Theatre group shines spotlight on emotional healing

Performance to coincide with suicide workshop



It’s curtains up for a new Iqaluit theatre company in mid-May when it presents a pilot projects aimed at raising awareness of Inuit culture and social issues affecting youth.

The Qaggiq Theatre Company is an up-and-coming, local, non-profit performing arts organization initiated by a group of drama enthusiasts who’ve been working toward their first community break-out presentation since the summer.

The six-day workshop, “Shutting Down: Dealing with Emotional Isolation” will take participants on a journey of discovery into what it means to internalize problems when there’s no one to turn to for help.

Over the next few weeks, Jonathan Dewar, Qaggiq’s executive director, will be recruiting between 12 and 25 interested individuals aged 15 to 25 to participate in the six-day workshop beginning May 10.

The week’s theatre games and exercises will culminate in a dual performance for the general public and delegates of the Canadian Association for Suicide Prevention conference being held in Iqaluit May 15 to 17.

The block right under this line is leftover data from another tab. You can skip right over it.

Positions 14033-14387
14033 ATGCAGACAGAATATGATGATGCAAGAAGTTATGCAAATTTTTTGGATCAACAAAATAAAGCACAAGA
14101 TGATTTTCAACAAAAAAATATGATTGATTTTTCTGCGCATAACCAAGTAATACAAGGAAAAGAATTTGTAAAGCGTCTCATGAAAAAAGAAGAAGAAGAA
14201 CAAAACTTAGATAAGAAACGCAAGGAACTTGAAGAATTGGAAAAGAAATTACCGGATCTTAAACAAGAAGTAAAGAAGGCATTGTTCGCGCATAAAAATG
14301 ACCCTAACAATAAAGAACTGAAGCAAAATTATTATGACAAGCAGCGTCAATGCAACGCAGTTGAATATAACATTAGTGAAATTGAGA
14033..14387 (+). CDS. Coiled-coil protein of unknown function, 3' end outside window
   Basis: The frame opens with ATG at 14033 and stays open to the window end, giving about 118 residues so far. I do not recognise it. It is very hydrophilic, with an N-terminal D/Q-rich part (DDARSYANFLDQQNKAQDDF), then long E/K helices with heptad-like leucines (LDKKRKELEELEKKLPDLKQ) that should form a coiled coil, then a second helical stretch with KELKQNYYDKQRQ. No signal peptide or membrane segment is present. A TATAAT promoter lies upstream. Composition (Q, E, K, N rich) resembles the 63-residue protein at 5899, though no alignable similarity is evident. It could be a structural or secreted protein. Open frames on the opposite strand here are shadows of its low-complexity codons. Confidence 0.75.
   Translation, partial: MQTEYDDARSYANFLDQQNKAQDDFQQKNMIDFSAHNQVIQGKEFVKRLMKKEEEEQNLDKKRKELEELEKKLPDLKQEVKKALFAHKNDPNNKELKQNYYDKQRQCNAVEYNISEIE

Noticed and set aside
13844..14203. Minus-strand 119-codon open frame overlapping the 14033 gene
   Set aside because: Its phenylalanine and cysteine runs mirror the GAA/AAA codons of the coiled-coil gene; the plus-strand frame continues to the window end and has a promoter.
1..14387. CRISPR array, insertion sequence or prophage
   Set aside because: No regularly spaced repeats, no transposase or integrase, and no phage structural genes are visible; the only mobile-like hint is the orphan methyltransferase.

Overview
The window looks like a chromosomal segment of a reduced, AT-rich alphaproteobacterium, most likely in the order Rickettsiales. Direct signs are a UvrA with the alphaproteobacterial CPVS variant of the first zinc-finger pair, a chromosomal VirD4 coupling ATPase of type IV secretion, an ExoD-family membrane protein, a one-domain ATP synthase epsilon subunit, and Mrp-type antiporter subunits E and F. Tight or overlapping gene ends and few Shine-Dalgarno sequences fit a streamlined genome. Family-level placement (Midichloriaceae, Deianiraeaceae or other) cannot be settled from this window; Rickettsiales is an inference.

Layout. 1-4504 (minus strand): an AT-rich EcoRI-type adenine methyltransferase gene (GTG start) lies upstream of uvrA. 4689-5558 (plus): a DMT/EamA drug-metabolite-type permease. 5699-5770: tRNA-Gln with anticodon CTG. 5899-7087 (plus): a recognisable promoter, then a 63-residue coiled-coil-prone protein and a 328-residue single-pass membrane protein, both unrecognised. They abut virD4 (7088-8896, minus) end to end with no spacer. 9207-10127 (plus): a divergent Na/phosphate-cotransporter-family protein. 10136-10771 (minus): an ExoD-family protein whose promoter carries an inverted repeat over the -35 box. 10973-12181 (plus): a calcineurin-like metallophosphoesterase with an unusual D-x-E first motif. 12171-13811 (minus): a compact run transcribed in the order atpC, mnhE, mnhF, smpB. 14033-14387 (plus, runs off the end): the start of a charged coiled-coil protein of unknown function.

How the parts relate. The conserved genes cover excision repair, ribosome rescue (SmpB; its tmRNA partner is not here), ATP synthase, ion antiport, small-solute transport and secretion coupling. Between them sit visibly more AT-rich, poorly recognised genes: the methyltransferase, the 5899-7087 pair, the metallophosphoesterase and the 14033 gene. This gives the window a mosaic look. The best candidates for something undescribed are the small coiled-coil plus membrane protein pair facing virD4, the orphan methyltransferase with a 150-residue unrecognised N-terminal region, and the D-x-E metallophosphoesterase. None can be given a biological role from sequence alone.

With a little money left over from their 2002-03 fiscal year, the Nunavut Literacy Council was able to help fund the theatre company’s project. The council offers programs that overlap with Qaggiq’s mandates of culture, education, awareness and social issues, Dewar explained.

While searching for that special someone to put on a top-notch show, Dewar kept coming back to one name: David Diamond.

Diamond, acclaimed workshop leader and artistic director of Headlines Theatre in Vancouver, has held more than 300 previous seminars.

Dewar says the man was very easy to find out about because there was so much press on him. But when he approached Diamond he was quickly told that the popular drama dude was booked up 18 months in advance.

But Dewar’s luck hadn’t run out just yet.

“He was very, very interested in a developing theatre in Iqaluit. And though he was about to go on sabbatical, he decided he wanted to make time for us,” Dewar said.

One of the highlights of scoring a guy like Diamond is that he’s worked with aboriginal youths for years, specifically in dealing with heavy social issues.

“He’s worked with all different kinds of groups, many First Nations groups and communities, dealing with a variety of heavy topics like suicide, racism, abuse and residential school experiences,” Dewar said.

Anyone interested in participating in the workshop can contact Dewar at 979-0123.

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